How old do you have to be to be a Eucharistic minister?

Hi yall,

Well, I’m sixteen and I go to a Catholic high school. At our school Mass on Friday, one of the senior girls was giving out communion. I was suprised to see this. She’s eighteen, but I thought you had to be 21 to be a Eucharistic minister. All of the other ones were teachers and parents. There wasn’t a shortage either, because I saw some teachers who normally give Communion sitting down. My cousin knows her pretty well and goes to the same Church as her, and she told me that the girl was doing that long before she turned eighteen! Her mother is a big directior in the diocese, so that probably has something to do with how she got to be a Eucharistic minister. I remember I did Vacation Bible School at her Church with my aunt, and she would tell lies to her mom about how we were doing bad things to the children and got us in trouble. And I know this girl is involved with underage drinking and partying on Saturdays, then gets up and goes distribute the Eucharist on Sunday!

Is this a problem, and should I be upset?
This girl is NOT in my church parish. I am not involved with that parish anymore because of what happened at Vacation Bible School.

Please pray that all of the ministers of the Church will be full, faith filled people who really and truly want to spread the love of God.


In our diocese, extraordinary ministers of Holy Communion have to be confirmed, in good standing with the Church, and are expected to have been chosen only from among those who are unfailingly reverent to the Blessed Sacrament. This could easily include a senior in high school, as confirmation is conferred on sufficiently mature youth who have reached high school age.

Ordinary ministers of Holy Communion–priests and deacons–must of course be old enough for ordination, which is of course quite a bit older.

Nevertheless, just as a 55-year-old priest is not preferred simply on the basis of age over a 25-year-old one, there is usually no discrimination between confirmed laypersons having the maturity and reverence to act as extraordinary ministers, based on age.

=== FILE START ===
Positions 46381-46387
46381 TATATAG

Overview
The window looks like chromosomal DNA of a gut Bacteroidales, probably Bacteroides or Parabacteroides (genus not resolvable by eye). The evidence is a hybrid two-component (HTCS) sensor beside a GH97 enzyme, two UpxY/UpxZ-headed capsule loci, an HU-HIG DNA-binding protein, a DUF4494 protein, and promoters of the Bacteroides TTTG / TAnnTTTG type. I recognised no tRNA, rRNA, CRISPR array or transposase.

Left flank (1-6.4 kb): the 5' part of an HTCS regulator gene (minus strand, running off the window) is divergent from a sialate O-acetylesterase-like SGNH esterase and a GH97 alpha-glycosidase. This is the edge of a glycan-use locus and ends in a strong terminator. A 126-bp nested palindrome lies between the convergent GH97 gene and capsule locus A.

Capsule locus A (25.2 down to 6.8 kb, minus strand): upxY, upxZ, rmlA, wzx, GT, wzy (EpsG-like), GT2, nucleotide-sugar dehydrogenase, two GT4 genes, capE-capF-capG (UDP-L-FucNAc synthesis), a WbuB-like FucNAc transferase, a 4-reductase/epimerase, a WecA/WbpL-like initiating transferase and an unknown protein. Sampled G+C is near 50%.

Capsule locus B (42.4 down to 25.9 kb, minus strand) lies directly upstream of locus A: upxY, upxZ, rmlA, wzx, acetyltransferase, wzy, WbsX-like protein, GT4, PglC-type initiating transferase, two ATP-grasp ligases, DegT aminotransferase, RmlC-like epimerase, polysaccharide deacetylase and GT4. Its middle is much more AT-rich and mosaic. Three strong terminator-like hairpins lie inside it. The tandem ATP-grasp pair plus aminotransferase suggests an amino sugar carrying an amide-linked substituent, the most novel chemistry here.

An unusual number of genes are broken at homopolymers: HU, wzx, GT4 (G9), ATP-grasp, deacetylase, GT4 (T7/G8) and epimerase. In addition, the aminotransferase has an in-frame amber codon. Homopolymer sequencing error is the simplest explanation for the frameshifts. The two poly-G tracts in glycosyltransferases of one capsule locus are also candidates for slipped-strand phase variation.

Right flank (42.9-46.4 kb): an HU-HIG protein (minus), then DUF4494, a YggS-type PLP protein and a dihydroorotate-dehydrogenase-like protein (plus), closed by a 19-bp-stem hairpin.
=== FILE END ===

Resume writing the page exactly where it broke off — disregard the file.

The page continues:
In other words, the problem isn’t when there are older lay adults who could be acting in this capacity who are not. The problem comes when ordinary ministers are able, yet extraordinary ministers are used, instead. (And I don’t mean that 80 year-old-priests that would not literally collapse if they distributed communion have to act as ministers in every case. Prudent judgements are alllowed.)

I hope that helps.


  1. It is a very hard moral discipline to avoid having any negative opinions at all about others, but it well to avoid judging other people based on our opinion about their sins as much as we can. It is a huge practical barrier to our own peace, as well as to our ability to be compassionate towards others. Easier said than done, believe me I know it personally, but it is the way to point ourselves!

For instance: I don’t know how you “know” this girl is into inappropriate partying, for instance (high school students are allowed to have appropriate private social events), unless you either go to the parties and see her drinking with the others or else you engage in gossip, neither of which is a good habit with regards to your own soul. Her behavior is somebody’s business, but except when she was actually lying about you or you are directly in a position to stop her and others from endangering themselves with alcohol, it isn’t yours. You are not her parent, spiritual director, or confessor. You are allowed to be thankful for that, and wash your hands of it. Be aware, too, that if the devil can snare her with alcohol and also snare you with gossip about it, he’s getting two birds with one stone. Try at all costs not to be that second bird! Either involve yourself in her life in a positive loving way, or not at all. That is a better way to spread the love of God.